It is not enough to tell consumers they’ve “been waiting” for a product that is “all new” from a vehicle manufacturer once considered exotic in the U.S. market, or “waiting” because it is a new model in a vehicle segment long crowded with many of its type, or “waiting” because, yes, it is stunning in outside appearance but easily bested by the interiors of competitively priced and less expensive models.
I am writing partly about the 2018 Alfa Romeo Stelvio SUV, visited in this space on Aug. 6 but resident of an uncomfortable share of my mind since then.
The problem is marketing, the attempt to attract would-be buyers of luxury compact SUVs. This is a fierce battle — fought by Cadillac, Lincoln. Mercedes-Benz, Jaguar, Jeep, Audi, Alfa Romeo and many more, including entrees from Infiniti, Lexus and Hyundai.
The Alfa Romeo Stelvio is the latest to arrive. It is not the best one in either price or manufacturing quality. It is, overall, a good vehicle, interesting — a new product of Fiat Chrysler Automobiles, which owns the brand.
The problem is that it is arrayed against models such as the 2018 Audi SQ5 3.0 T Quattro SUV.
Here’s the thing: I had long forgotten about the Stelvio, largely thanks to a few preproduction problems experienced on a sampled 2018 model. Then, I saw the TV commercials. To wit: “You’ve been waiting for this one . . .”
“No, I haven’t!” I shouted back at the TV. The competition among compact SUV models is so intense and varied, so marked by technological additions and changes, that I haven’t “been waiting” for anything in that rapidly changing arena, let alone for anything priced at $48,900 (the base price for the Stelvio Ti Sport all-wheel-drive sport-utility model).
No one needs to spend nearly $49,000 to get a top-notch SUV. Nor must anyone part with nearly $66,000 for something as nice as this week’s 2018 Audi SQ5 3.0 T Quattro SUV. You spend that kind of money because you want to, because you are trying to buy something more than what is being offered in the given product.
Good luck with that. You are shopping for what car dealers and manufacturers call “blue sky.” You might have “been waiting” for something actually provided long ago by one of the Alfa Romeo rivals, probably at a more reasonable price or at a higher cost that makes you feel the wait was justified because of where you are in your mind at the time of purchase.
The truth is more prosaic. Most modern Jeep, Hyundai sport or Mercedes-Benz sport-utility vehicles are equipped with advanced electronic safety measures and other items. Most have done away with what we once called dashboards and instrument panels and replaced them with touch screens. South Korean automobile manufacturers are using technology to reduce prices and increase product value. Stalwarts, such as Audi, rapidly are improving already superior products, such as the 2018 SQ5 3.0 T Quattro.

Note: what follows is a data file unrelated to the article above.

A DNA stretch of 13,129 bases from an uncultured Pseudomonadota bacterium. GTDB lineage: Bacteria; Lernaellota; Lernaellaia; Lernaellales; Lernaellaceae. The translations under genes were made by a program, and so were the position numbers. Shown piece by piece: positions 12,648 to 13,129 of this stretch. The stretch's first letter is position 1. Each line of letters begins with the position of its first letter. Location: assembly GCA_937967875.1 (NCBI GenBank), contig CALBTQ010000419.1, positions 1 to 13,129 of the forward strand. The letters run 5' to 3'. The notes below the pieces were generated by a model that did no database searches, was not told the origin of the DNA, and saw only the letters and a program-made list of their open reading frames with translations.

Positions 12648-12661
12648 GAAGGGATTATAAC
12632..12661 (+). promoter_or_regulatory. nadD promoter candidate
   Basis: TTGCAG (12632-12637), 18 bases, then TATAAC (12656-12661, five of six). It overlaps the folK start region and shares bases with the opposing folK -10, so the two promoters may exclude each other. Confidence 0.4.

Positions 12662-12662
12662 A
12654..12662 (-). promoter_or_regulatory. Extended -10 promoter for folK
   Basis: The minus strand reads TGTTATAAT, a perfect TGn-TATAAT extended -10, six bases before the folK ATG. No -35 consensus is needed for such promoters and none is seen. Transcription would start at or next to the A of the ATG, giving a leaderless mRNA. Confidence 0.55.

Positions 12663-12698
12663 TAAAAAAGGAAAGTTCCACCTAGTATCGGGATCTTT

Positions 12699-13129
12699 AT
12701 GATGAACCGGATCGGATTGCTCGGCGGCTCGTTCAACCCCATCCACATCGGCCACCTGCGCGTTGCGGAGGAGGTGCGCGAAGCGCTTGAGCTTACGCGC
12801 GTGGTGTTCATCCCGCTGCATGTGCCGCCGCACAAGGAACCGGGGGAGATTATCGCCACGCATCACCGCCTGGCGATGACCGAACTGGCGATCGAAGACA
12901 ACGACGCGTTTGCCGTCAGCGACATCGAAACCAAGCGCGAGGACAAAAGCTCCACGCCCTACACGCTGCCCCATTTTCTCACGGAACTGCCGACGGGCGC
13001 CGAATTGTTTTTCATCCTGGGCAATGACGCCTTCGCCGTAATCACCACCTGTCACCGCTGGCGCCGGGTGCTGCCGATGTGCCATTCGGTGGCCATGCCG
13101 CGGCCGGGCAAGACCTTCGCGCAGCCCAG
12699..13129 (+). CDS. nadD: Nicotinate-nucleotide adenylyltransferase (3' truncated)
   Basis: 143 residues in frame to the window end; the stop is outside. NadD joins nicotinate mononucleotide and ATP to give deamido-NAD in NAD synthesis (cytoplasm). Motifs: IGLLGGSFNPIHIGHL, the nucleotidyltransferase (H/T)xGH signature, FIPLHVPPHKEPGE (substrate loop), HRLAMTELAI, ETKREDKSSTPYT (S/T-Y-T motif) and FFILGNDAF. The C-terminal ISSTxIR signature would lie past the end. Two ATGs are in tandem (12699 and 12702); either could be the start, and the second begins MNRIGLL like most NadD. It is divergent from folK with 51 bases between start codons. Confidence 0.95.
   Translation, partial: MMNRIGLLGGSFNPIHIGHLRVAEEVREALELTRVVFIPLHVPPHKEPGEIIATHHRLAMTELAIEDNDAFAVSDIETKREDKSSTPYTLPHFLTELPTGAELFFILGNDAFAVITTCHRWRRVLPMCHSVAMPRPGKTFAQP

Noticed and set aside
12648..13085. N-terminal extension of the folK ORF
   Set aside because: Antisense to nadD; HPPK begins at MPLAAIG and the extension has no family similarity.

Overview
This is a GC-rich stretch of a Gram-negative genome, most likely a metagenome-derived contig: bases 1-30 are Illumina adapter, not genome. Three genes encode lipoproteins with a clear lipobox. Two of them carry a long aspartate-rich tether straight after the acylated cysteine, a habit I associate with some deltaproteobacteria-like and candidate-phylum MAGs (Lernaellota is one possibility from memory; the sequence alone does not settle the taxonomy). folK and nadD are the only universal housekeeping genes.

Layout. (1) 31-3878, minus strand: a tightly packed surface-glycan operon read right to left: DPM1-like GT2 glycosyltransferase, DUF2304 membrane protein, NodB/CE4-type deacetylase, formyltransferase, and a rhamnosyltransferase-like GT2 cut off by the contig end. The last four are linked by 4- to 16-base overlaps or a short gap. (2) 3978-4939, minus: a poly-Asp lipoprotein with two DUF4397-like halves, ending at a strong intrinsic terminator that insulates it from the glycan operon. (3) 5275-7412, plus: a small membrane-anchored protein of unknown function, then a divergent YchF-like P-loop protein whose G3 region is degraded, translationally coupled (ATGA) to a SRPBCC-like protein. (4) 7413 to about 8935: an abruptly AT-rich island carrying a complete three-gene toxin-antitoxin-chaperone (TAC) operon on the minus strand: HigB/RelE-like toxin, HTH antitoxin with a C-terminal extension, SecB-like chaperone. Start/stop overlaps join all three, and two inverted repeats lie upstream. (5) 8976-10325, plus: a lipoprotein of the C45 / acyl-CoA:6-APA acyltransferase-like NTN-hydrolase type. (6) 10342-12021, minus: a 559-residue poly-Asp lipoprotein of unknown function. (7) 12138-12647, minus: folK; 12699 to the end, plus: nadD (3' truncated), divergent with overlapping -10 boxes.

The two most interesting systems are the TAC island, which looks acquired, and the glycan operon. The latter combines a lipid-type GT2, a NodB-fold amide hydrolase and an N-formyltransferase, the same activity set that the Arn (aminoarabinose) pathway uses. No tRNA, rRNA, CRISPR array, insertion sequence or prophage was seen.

Look at it — much revised for 2018, with a new turbocharged gasoline engine (3.0-liter, 354 horsepower, 369 pound-feet of torque). Yes, you still “drive” it, but, like most modern rivals, it actually drives and thinks for you: automatic stop-go to conserve fuel; blind-spot warning; rear cross-traffic alert; forward-collision mitigation and other items to reduce the risk of crashes and injury or death.
The vehicle badge really doesn’t matter. The equipment and build quality does. The 2018 Audi SQ 5 has it all.
Bottom line: The 2018 Audi SQ5 is a good buy if you have $65,800 to buy a fully optioned model without discounts. It is not if you don’t. Less expensive, reasonably well-equipped SUVs are available. Shop.
Acceleration, ride and handling: The SQ5 is excellent in all respects. Let’s face it: You can go only so fast on the regulated roads on which most of us drive. And most of us don’t want to take this expensive work of diamond-stitched Nappa leather seats off road, although you can.
Head-turning quotient: High. It is one of the most attractive SUVs available.
Engine/transmission: It is equipped with a 3.0-liter, 24-valve, V-6 gasoline engine with variable valve lift and timing. The engine is linked to a super-smooth eight-speed automatic transmission that also can be operated manually.
Mileage: The Environmental Protection Agency says it gets 24 miles per gallon on the highway. I got 22. Premium-grade fuel is required.
Safety: If you can afford it, you buy an excellent health insurance policy for a reason. The same logic applies to the 2018 Audi SQ5 all-wheel-drive SUV. Standard safety equipment includes ventilated front and rear disc brakes; four-wheel anti-lock brakes; automatic emergency braking; pre- and post-collision safety systems; stability and traction control; side and head air bags; and dusk-sensing headlamps.
Note: A full suite of advanced electronic safety items is available.
Pricing: The 2018 Audi SQ5 all-wheel-drive SUV starts at $54,300. Add $10,500 in options and a $975 factory-to-dealer shipping charge. You are looking at close to $65,800.